Does the Northern Ireland Protocol breach the Good Friday Agreement?

This Brexiteer canard is as paradoxical as it is unconvincing

August 26, 2021
Photo: Radharc Images / Alamy Stock Photo
Photo: Radharc Images / Alamy Stock Photo

A claim made frequently in hard Brexit circles, for example by Kate Hoey and Jeffrey Donaldson, is that the Ireland/Northern Ireland Protocol is contrary to the Good Friday Agreement (GFA).

The Protocol does its best to refute such claims. Article 1(1) of the Protocol states that it is “without prejudice to the provisions of the [GFA],” and Article 1(3) tells us that the Protocol “sets out arrangements necessary… to protect the [GFA] in all its dimensions.”  

But the Protocol says a number of things, not all of which are consistent with what it actually does. For example, it also says that Northern Ireland remains part of the UK customs territory, a claim which is not easy to reconcile with what it does (which is, with limited exceptions, place Northern Ireland under the EU customs codes and its rules on tariffs and checks). So, to evaluate the very serious charge that the Protocol is contrary to the GFA—the agreement that is fundamental to the peace process in Northern Ireland—we have to look at what the GFA says, and at what the Protocol does.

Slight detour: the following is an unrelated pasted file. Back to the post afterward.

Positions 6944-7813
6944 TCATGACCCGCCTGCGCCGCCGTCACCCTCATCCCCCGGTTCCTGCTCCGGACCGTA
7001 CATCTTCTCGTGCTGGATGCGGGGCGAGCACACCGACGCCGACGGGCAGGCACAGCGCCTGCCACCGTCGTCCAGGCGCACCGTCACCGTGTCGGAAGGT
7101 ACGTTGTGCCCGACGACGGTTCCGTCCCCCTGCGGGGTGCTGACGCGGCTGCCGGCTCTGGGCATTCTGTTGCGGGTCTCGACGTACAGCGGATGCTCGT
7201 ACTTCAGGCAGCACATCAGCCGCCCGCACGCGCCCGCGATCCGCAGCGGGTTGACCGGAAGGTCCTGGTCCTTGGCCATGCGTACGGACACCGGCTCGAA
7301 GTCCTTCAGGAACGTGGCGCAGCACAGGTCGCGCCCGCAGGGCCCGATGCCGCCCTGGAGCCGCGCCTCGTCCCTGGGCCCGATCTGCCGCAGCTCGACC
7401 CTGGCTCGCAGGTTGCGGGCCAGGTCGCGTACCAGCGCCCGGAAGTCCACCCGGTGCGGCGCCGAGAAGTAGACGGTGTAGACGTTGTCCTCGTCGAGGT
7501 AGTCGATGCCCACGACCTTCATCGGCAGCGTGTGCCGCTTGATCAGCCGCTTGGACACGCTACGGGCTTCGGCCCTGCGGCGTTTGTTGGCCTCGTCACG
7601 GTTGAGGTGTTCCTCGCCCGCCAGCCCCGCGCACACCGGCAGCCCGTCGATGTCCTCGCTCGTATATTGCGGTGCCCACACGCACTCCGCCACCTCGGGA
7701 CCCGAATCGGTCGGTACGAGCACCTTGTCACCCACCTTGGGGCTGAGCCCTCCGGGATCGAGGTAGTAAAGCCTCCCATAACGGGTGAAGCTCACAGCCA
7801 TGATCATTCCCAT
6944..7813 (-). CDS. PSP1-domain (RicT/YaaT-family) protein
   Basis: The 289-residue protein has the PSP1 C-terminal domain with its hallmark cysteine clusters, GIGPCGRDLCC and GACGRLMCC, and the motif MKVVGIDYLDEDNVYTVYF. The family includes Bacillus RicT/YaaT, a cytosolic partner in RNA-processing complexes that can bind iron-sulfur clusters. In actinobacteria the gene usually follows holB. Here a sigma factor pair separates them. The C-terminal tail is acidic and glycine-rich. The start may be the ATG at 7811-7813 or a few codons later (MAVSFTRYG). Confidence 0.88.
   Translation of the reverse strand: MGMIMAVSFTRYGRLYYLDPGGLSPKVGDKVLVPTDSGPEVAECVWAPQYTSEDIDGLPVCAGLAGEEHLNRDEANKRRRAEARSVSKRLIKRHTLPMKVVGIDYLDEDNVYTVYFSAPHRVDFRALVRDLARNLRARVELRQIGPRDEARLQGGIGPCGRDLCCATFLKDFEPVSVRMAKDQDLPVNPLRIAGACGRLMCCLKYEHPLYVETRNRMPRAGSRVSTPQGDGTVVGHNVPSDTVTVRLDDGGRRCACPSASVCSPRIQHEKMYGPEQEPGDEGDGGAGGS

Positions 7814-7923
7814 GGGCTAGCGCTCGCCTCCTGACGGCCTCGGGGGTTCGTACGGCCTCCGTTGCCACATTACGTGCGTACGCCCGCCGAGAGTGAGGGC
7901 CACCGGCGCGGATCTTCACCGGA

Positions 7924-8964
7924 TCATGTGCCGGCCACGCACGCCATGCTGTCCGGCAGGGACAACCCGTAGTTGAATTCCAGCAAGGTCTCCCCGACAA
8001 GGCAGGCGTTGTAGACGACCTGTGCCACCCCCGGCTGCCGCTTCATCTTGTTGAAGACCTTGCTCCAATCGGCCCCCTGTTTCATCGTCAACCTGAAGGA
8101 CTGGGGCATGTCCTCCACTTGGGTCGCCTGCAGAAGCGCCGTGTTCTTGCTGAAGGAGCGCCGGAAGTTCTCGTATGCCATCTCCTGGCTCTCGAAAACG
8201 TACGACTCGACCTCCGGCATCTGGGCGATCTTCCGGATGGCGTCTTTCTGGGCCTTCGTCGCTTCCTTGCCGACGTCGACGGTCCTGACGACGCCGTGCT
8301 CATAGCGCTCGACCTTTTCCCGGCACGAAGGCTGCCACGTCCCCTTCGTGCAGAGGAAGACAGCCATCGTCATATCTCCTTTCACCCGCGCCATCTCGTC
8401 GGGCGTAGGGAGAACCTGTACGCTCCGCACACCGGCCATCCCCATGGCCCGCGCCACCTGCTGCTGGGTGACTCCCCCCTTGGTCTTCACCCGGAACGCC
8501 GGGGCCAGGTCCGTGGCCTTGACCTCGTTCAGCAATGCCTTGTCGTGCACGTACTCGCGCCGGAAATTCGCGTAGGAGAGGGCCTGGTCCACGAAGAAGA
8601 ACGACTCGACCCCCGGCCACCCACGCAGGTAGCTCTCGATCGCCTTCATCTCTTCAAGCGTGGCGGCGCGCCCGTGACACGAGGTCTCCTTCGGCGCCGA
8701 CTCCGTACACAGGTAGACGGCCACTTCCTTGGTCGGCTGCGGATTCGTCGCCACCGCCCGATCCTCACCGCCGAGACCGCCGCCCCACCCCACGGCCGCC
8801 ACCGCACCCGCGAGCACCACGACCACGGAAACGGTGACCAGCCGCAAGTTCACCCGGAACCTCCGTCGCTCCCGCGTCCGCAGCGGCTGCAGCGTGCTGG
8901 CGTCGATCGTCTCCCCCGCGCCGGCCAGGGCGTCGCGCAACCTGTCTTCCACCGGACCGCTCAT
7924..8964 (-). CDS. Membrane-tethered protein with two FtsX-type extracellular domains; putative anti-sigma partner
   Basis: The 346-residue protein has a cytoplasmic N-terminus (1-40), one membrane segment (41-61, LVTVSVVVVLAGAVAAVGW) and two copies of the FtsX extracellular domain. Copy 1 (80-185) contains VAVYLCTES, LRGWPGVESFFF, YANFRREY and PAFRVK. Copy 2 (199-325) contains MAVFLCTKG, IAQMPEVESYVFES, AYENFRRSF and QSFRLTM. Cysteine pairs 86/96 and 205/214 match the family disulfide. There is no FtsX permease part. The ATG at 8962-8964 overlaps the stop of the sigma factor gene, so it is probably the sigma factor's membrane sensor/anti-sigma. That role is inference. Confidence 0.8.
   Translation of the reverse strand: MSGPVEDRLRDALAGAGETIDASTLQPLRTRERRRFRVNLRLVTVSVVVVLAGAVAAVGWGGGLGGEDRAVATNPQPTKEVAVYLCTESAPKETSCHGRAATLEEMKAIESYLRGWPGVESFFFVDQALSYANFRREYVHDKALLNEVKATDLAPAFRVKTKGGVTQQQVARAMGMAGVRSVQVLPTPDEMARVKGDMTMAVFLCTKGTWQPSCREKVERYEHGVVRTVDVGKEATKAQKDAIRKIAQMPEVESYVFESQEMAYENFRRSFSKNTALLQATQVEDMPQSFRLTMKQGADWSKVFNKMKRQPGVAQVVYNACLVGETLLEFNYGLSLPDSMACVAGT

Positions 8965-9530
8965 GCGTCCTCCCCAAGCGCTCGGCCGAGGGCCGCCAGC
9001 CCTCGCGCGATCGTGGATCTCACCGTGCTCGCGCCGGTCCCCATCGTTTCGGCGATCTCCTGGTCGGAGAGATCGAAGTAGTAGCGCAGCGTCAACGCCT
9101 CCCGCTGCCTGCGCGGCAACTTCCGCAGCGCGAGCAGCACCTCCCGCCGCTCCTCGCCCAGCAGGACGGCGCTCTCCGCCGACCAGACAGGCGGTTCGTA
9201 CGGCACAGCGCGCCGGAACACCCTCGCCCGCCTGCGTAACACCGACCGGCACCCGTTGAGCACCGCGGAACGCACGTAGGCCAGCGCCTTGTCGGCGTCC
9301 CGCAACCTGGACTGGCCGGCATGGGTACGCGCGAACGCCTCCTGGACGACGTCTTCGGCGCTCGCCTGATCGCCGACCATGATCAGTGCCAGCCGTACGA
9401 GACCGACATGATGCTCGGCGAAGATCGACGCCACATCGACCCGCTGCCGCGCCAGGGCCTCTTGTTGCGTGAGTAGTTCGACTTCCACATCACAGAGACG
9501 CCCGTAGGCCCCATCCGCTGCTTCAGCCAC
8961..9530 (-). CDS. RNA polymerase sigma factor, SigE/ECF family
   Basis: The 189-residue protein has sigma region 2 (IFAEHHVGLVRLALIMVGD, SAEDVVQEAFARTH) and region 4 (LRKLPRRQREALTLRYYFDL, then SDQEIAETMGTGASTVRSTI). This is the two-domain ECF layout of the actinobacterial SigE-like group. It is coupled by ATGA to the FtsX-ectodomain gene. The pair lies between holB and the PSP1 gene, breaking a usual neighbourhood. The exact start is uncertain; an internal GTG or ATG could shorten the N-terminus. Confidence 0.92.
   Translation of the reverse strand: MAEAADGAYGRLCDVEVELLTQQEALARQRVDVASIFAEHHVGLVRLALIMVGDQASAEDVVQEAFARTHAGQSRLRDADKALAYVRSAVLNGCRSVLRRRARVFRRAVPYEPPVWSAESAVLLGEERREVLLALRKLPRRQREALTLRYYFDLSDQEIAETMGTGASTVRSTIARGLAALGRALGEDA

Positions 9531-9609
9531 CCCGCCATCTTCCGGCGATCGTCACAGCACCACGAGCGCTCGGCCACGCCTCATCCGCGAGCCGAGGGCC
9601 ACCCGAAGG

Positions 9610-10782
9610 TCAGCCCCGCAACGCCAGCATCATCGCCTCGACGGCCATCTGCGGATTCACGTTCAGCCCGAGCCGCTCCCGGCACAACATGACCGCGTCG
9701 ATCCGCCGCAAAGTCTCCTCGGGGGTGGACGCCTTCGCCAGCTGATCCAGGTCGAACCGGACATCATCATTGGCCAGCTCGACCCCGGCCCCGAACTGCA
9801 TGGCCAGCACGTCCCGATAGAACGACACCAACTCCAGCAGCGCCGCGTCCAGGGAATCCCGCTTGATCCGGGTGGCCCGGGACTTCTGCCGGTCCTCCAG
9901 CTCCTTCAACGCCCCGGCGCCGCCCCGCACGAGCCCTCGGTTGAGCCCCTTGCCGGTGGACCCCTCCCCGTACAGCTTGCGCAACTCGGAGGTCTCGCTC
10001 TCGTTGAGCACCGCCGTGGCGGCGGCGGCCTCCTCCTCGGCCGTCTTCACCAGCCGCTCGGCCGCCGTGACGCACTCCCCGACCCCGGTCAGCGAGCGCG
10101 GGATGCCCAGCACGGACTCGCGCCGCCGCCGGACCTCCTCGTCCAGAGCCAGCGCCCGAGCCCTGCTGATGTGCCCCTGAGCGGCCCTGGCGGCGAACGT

The GFA provides for several things, including commitments on various kinds of cooperation across the island of Ireland and between the UK and Ireland, and commitments on human rights and security. In a situation familiar to lawyers, it silently assumed that both the UK and Ireland would remain in the EU (it refers to cooperation on EU matters), but made no provision for the exit of either Ireland or the UK from the EU or for the Ireland/Northern Ireland border in such a case. 

The argument that tends to be made by those claiming the Protocol is inconsistent with the GFA is that, by providing that large parts of EU single market law apply in Northern Ireland when they do not apply elsewhere in the UK, the Protocol infringes section 1(1) of the Northern Ireland Act 1998 (a provision which is set out in the GFA and which the UK government agreed to incorporate in UK legislation). Indeed, the argument of inconsistency with section 1 was a major element of the recent challenge to the Protocol in the Northern Ireland High Court (Allister v Secretary of State for Northern Ireland). 

However, what section 1(1) actually says is that “it is hereby declared that Northern Ireland in its entirety remains part of the United Kingdom and shall not cease to be so without the consent of a majority of the people of Northern Ireland voting in a poll held for the purposes of this section.” So the obvious difficulty with the argument of inconsistency with section 1 is that, even though it (unlike Great Britain) remains subject to significant parts of EU law, Northern Ireland nonetheless “remains part of the United Kingdom.”

In response to that difficulty, it was argued that the section had to be read so as to apply to a fundamental change in the constitutional status of Northern Ireland involving “surrender of powers to the EU.”